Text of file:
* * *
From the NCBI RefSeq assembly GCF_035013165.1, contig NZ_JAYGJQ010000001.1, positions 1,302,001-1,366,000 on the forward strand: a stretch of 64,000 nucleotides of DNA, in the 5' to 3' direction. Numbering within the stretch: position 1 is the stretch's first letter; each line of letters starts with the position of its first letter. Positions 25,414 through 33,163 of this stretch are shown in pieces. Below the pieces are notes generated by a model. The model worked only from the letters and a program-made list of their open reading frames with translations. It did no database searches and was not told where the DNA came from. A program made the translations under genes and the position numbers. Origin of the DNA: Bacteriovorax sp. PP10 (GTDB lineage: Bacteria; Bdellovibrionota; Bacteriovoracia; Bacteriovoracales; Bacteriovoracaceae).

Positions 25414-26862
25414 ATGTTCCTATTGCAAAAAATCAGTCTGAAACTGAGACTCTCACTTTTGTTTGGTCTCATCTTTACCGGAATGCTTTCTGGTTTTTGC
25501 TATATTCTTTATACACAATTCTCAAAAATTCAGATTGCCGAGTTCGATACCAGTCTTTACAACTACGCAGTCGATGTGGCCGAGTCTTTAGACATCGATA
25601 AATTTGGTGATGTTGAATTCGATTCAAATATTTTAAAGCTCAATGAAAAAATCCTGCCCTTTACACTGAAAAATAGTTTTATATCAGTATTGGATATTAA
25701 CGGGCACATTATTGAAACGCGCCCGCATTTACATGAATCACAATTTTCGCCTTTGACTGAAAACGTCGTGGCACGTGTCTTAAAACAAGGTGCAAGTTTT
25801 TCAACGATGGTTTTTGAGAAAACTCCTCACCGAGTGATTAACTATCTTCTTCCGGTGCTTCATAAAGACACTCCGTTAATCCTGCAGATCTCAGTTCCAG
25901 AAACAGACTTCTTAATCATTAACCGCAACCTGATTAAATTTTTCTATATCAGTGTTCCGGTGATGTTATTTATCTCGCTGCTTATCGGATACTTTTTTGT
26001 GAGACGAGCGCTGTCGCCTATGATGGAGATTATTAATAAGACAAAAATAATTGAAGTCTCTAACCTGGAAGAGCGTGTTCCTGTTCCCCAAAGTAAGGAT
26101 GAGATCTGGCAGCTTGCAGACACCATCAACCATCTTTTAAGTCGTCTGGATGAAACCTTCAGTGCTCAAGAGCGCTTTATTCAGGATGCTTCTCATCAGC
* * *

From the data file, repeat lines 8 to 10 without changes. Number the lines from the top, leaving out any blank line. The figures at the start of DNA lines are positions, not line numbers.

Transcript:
25901 AAACAGACTTCTTAATCATTAACCGCAACCTGATTAAATTTTTCTATATCAGTGTTCCGGTGATGTTATTTATCTCGCTGCTTATCGGATACTTTTTTGT
26001 GAGACGAGCGCTGTCGCCTATGATGGAGATTATTAATAAGACAAAAATAATTGAAGTCTCTAACCTGGAAGAGCGTGTTCCTGTTCCCCAAAGTAAGGAT
26101 GAGATCTGGCAGCTTGCAGACACCATCAACCATCTTTTAAGTCGTCTGGATGAAACCTTCAGTGCTCAAGAGCGCTTTATTCAGGATGCTTCTCATCAGC